Non-Fiction Reviews: 1 two-page, 3 half-page, 5 full-page reviews. (Total books: 9. Total space: 8.5 pages.)

While the number of books reviewed creates the illusion that the NYTBR is covering fiction, the column-inches reveal the truth! Of the 12 pages devoted to reviews, only 29.1% are for fiction. Tanenhaus has demonstrated yet again that he would rather devote his pages to yet another primer on Churchill (a gutless entry among many other poltiical essays, of which more anon) than concern himself with the exciting world of today’s literature.

While we’re always interested to see Tanenhaus experiment, we’ve long tired of Sam Tanenhaus’ hollow promises on the fiction front. And we will not rest until he devotes a minimum of 48% of his column inches to literature.

Brownie Point: DENIED!


This test concerns the ratio of male to female writers writing for the NYTBR.

We find it strangely curious that of the five writers contributing to the fiction coverage, three of them are women and two of them are men. We applaud the diversity in coverage, while remaining extremely concerned that only one woman writer has contributed to the nine nonfiction reviews. Beyond this, where are the women for the features? We’d expect this kind of attitude at an Elks Lodge meeting. Surely, in a political atmosphere concerned with women’s issues and with Condi Rice as Secretary of State, Tanenhaus could have found a cross-section of women writers from varying perspectives to grace his pages.

Brownie Point: DENIED!


Fortunately, Sam Tanenhaus recovers from his disgrace by having William Vollmann write about Pol Pot. Vollmann’s essay is a good one: erudite, combining personal experience with an attentive read, calling Short on his hubris, and as obsessive as just about anything he’s written.

Then there’s Gore Vidal hoping to restore James Purdy’s reputation. Vidal’s essay (by his own admission) is self-serving. But it’s still nice to see some space in the NYTBR devoted to a forgotten literary figure — even if Jonathan Yardley does this on a weekly basis.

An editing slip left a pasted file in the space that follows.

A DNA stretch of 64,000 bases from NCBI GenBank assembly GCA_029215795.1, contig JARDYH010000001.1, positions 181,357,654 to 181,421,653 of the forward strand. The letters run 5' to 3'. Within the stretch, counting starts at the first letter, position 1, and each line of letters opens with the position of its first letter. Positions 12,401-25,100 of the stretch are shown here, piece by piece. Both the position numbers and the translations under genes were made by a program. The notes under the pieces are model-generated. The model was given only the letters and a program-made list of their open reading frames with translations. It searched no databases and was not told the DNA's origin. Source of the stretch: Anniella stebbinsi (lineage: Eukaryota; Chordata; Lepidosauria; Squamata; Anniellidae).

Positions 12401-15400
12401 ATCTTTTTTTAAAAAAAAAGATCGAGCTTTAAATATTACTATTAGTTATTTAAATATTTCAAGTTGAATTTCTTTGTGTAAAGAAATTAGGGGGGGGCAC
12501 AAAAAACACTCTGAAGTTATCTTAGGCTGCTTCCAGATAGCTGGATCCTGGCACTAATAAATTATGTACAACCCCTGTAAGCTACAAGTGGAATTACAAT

Brownie Point: EARNED!


Michael Kazin calls Martin Van Buren “the Rodney Dangerfield of presidents” — the sad stretch of an editor demanding a populist metaphor. And why does the population’s perceived failure to understand Stephen Hawking deserve a lead paragraph? It is disturbing to see a newspaper with the New York Times‘ resources not only devoting so much of its space to these desperate attempts to appease Joe Sixpack, but cop to this anti-intellectual tone.

Aside from the priapic instapundits going out of their way to make politics about as exciting as stale muesli, the only real piss and vinegar to be found this week is in Albert Mobilio’s review of J.T. Leroy’s Harold’s End, which is declared “a shiny postcard of a book that offers a paper-thin impression of the author’s talents.”

Where are the daring takes on today’s books? Where’s the wit? The solid arguments that a major newspaper can disseminate among its readers?


Brownie Points Earned: 1
Brownie Points Denied: 2


The Brownies Return

With Mark on deck with the Los Angeles Times Book Review and Scott Esposito watching the Chronicle, the time has come to restore the Tanenhaus Brownie Watch again. Starting this Sunday, we’ll be watching Sam with the same eagle-eyed stance of a jester and letting you all know whether or not Tanenhaus has earned his brownie.

(And, incidentally, should Sam Tanenhaus earn his brownie, we will in fact be sending them to him. Let it not be said that we didn’t honor our pledges.)

Now if someone else will step in with the Washington Post, the litblog community should have its bases covered.

Talk in a Time of War

With escamotage that seems outside Tanenhaus’s grasp, Sunday’s Washington Post features a retrospective on David Halberstam’s The Best and the Brightest — pointing out that the book is not only a masterful study of foreign policy but elucidating a few potential comparisons between Iraq and Vietnam. Warren Bass and David Halberstam will discuss The Best and the Brightest online on Thursday, January 27 at 3:00 p.m.

Gone Fishing

I’d initially posted some ballyhoo about taking a break. But announcing yet another hiatus strikes me as not only repetitious, but vaguely dishonest. This blog has always served as a beacon for truth. A skewered truth, a truth restricted by my own blinders, sometimes a downright ugly honesty. But truth nonetheless. I’d be doing my readers a disservice if I didn’t explain why my appearances here will be less frequent.